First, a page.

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Guidance counselors see success with graduations

Guidance counselor Karen Brownell right speaks with Morgan Township High School junior Kody Diehm about class scheduling Thursday May 15

Guidance counselor Karen Brownell, right, speaks with Morgan Township High School junior Kody Diehm about class scheduling on Thursday, May 15, 2014. | Michael Gard/For Sun-Times Media

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Updated: June 23, 2014 11:04AM



Thousands of Northwest Indiana high school graduates will walk across the stage to receive their diplomas in the next month.

That rite of passage represents years of hard work put in by students, teachers, parents and administrators. In particular, guidance counselors help keep students on track by monitoring grades and test results, encouraging students to apply for college, apprenticeships, and scholarships, and making sure their coursework aligns with their goals.

Although the end of the school year is a busy time, guidance counselors always have several irons in the fire at once, Portage High School guidance counselor Kathy Shrader said.

“It’s busy, but it’s really rewarding to see the kids doing some positive things,” Shrader said. “On Wednesday, we’ll have our scholarship night. We’ve pretty much wrapped up college applications. Seniors and juniors are taking AP tests, and kids that are seniors that still need to pass the ECA, the makeup finished (Friday).”

Bobbie Jones, a guidance counselor at West Side Leadership Academy in Gary, is responsible for 226 seniors at the school, so she always has her eye on their progress toward a diploma and beyond.

“It’s pretty much the same thing over the entire year: We have to make sure students are on track for graduation and see if anything can be done between now and graduation date to ensure they complete the requirements,” Jones said. “Also, we try to make to help students make a seamless transition from high school to their post-secondary endeavors.”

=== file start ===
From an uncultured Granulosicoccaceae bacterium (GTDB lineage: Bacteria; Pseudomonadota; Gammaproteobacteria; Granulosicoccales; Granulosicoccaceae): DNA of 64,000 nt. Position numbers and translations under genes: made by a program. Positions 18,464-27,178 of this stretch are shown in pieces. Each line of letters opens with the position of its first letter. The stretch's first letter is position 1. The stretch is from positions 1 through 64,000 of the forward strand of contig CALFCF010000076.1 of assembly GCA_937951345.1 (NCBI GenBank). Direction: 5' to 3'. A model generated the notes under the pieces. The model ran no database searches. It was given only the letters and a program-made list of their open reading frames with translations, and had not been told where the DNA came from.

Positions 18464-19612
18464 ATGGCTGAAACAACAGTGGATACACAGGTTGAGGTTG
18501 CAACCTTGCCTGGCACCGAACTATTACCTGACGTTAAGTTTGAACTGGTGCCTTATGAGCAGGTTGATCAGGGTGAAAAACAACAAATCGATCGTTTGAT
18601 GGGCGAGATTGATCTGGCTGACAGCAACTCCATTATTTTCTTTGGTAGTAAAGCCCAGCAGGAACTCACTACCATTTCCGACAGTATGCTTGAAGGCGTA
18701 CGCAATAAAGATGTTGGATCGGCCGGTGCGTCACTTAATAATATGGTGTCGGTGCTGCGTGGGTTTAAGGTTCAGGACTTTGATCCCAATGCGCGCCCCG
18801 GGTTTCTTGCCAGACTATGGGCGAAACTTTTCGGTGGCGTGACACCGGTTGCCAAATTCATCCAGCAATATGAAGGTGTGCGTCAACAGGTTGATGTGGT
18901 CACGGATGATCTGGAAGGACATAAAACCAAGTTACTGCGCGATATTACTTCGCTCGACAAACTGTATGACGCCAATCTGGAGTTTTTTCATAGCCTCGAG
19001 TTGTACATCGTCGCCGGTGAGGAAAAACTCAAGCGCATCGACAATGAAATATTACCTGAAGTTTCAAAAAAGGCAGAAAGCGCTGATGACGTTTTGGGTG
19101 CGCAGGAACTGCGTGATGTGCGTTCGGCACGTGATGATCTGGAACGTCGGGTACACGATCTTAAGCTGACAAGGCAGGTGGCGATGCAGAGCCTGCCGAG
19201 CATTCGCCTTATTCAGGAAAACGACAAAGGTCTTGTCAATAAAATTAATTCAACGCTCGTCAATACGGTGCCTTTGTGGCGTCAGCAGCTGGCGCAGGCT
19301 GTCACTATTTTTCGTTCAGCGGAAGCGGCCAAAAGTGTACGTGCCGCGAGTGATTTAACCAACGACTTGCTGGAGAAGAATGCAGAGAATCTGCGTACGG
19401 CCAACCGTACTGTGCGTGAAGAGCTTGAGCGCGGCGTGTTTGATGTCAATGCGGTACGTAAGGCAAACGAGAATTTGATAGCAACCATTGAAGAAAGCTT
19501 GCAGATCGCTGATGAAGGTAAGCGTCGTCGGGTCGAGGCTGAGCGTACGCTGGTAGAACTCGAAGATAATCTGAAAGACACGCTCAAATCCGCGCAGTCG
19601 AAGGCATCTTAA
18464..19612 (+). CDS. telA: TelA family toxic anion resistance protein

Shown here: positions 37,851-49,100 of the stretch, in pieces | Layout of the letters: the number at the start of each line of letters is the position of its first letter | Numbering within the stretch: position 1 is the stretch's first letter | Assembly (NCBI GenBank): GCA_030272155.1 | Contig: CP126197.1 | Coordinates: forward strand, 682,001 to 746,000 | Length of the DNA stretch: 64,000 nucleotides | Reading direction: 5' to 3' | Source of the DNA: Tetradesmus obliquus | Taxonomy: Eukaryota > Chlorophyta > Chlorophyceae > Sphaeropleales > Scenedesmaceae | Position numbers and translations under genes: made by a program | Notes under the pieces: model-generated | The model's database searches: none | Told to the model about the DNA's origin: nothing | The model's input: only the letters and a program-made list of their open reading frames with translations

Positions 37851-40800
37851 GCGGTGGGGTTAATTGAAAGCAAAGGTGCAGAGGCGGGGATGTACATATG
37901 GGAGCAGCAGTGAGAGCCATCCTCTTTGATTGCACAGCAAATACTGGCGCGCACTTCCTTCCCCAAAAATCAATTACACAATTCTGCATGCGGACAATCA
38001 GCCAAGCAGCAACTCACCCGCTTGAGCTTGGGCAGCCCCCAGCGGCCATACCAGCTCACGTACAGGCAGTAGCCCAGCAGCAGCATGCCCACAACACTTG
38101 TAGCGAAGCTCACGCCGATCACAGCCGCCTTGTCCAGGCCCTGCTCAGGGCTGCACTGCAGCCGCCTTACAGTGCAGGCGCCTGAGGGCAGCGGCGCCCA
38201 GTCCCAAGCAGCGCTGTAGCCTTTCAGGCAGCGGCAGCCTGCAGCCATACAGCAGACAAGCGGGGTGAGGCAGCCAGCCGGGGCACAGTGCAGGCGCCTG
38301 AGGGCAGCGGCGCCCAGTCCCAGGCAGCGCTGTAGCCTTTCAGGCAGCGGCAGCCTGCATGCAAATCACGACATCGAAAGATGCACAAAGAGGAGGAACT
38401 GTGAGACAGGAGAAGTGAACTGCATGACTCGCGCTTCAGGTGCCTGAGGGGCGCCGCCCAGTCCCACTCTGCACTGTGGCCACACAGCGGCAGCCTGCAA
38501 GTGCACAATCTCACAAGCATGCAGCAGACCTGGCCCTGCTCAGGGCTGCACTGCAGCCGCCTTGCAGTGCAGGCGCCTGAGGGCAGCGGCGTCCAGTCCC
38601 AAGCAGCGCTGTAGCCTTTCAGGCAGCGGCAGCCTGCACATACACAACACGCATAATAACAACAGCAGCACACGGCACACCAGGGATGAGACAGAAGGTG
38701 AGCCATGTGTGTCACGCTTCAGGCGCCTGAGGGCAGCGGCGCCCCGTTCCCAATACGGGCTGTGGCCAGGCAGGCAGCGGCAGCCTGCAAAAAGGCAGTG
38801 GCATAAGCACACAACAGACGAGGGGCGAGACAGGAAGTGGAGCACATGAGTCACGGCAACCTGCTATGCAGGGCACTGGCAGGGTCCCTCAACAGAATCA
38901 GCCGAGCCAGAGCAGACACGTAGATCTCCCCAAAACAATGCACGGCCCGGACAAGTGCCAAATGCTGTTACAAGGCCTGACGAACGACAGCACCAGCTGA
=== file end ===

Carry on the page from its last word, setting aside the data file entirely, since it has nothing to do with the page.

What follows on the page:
Shrader said improved technology helps gauge where students are academically at a moment’s notice. That’s particularly helpful in a year like this where the school year ends later that usual due to snow days.

“It’s definitely a quicker turnaround,” Shrader said. “Teachers were asked to give us preliminary grades at the end of May to show us where kids are standing. Because of technology, we can look in computer see if they have missing work. We’ll start calling kids to encourage them to keep going, and we’ll be calling parents, who are very appreciative because they don’t always know.”

Jean Hope, who is a guidance counselor at Lew Wallace STEM Academy in Gary, said the job has changed in her 23 years of working with students.

“It’s far more demanding,” Hope said. “As we see society and our communities deteriorating, families come with more needs and we connect with extended services through social agencies. We have an Urban League empowerment program that two seniors participated in for the past four years.”

Guidance counselors supervise hundreds of students — most of whom are continuing at school — so scheduling is a large part of what they do as well as evaluating test results for student remediation. Morgan Township High School Principal Dolores Mueller said much of the testing takes place before the end of the school year.

“That’s a good thing because it allows us to determine what kind of extra help do students need,” Mueller said.

With more students taking dual-credit courses through colleges, counselors make a point of emphasizing of taking those courses seriously since it’s the start of their college transcripts.

The quick turnaround between the end of classes and graduation means guidance counselors are working hard to determine who qualifies for graduation as well as academic honors. Shrader said students are working hard regardless of their class rank.

“Another nice thing we have is a program for credit recovery,” Shrader said. “I have one student who was behind and didn’t have time to catch up during the day. But he’ll stay after school to catch up on a computer near my office. He was being teased by some students, but he said, ‘I have to graduate.’ ”

The job can be particularly rewarding when the “light bulb goes on,” Hope said.

“We follow students from freshmen to their senior years, and we develop a rapport with them,” Hope said. “We’ll see someone who is a second semester freshman, whose grades aren’t good but who wants to do better. When you notice their grades going upward, it’s a great feeling.”



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